Some people thought the spelling of "Inquiry" was incorrect. However, the IWM has a sign using this spelling and also the official records of the WVS note that Incident Inquiry Points (or IIP) was the preferred spelling.
The local authority in Chelsea had issued several hundred brown ARP boiler suits to their ARP wardens and staff prior to the outbreak of war (it appears other services received blue overalls). This great photo shows the style of brown overall worn. It would appear from later photo that the brown overalls were worn into 1941 but sometimes the dates on photos cannot always be verified/trusted.
The blurb for this photo reads:
"Disappointment has been caused in Chelsea by the decision of the Home Office not to allow the borough's Air Raid Precautions volunteers to wear their smart brown and blue uniforms with yellow braided cuffs when the King's review of ARP services takes place in Hyde Park on Sunday. The reason is that Sir John Anderson wants all volunteers to be dressed alike at the review. 500 Chelsea ARP wardens have been issued with brown uniforms and 200 uniforms in blue have been issued to other sections. The uniforms are of the overall type and yellow braided rings on the cuffs are worn according to rank.
Photo shows Mr P. J. Fox (left), the Chief Enrolment Officer at Chelsea in his warden's uniform including a belt holding rattle, pouch for writing pad and other accessories, torch and incendiary goggles. With him is Major Harding Newman, Staff Officer to the Town Clerk. He has chain epaulettes which save the collar bones from being broken by falling masonry. 30 June 1939".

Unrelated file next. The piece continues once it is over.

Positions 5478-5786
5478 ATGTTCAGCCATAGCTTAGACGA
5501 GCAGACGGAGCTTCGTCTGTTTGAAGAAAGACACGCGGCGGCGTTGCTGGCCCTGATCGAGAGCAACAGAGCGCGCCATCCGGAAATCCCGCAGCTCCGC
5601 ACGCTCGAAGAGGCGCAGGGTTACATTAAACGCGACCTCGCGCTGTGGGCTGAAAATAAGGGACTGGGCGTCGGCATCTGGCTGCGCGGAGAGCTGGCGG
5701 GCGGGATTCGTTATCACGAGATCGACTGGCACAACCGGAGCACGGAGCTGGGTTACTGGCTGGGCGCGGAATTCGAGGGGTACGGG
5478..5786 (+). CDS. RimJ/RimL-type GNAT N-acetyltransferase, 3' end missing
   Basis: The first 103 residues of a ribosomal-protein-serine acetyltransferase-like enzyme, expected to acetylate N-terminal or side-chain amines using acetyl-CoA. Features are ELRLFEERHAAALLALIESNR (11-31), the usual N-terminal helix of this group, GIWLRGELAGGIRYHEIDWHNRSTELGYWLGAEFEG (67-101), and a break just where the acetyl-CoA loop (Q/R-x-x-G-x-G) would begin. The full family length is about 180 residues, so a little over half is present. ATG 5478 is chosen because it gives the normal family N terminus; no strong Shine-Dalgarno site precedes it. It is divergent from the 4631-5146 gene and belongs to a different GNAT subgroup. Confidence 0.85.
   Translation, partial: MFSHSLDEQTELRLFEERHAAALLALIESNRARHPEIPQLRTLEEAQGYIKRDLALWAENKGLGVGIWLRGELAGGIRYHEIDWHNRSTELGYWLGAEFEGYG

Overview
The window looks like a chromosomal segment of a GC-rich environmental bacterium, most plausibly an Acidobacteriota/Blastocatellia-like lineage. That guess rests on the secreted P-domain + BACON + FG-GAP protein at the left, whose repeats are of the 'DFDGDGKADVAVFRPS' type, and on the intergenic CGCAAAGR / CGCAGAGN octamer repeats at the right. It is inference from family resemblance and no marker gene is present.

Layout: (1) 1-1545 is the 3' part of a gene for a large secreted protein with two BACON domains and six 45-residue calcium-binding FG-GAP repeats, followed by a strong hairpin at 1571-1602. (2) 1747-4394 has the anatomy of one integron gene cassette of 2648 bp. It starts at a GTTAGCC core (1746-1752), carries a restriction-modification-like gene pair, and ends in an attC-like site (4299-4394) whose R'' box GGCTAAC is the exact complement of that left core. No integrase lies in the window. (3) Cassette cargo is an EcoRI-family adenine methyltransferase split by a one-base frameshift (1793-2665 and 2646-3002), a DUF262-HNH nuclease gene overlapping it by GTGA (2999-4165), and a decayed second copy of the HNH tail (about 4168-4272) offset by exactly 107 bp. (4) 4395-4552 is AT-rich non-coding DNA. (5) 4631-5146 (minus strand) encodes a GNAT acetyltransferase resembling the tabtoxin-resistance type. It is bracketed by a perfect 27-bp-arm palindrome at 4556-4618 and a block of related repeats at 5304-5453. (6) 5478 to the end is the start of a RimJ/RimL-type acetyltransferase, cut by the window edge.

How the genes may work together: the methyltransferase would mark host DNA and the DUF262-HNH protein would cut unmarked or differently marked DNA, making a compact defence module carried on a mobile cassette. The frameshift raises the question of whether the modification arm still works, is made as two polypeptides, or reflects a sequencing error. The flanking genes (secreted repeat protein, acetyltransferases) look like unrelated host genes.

The is a very well known photo showing wardens from Hackney parading with dummy rifles. I only recently came across this hi-resolution image on the Getty website with the description as "7th August 1940: Hackney air raid wardens on the march during training. The rifles they are carrying are dummy ones, used to give a smart effect ! ".
A large number of fake and reproduction items are up at auction at East Bristol Auctions on 22 May 2020. The description of most of the fake ARP badges says "unknown origin" and for the buyer to ensure they know what they are buying. A large number of lots are from the same militaria forger found on eBay. Included is another fake London Underground Zuckerman as well as a Straits Settlements ARP badge added to a Zuckerman. There is also a pair of faked splinter googles. There'sa fake GPO Warden helmet and a stencilled LCC Ambulance helmet. There is also a fake Women's Home Defence enamel and embroidered badge.
Amongst the other lots are other items regularly offered for sale on eBay by shysters - fake First World War airplane fabric, WW1 tank metal face masks and WW2 linen flags. Caveat emptor...
Here are the four common ARP plaques or wall signs that are regularly sold as originals. These light weight cast aluminium signs have been doing the rounds for many years now. One is particularly egregious having two crowns on it and another replicates the use of "ARP" twice. Some have been painted, some sanded and shined. A few even have spurious marks on the back in an attempt to prove originality. There are even a few examples in brass rather than aluminium. As far as I can tell there are no original photos showing any of these designs being used during the war. They often appear on eBay (from the same sellers...there's a clue to authenticity...) and have filtered through to auction houses and regularly crop up on militaria websites. Prices vary but usually they sell in mid twenties but have been known to go for a lot more.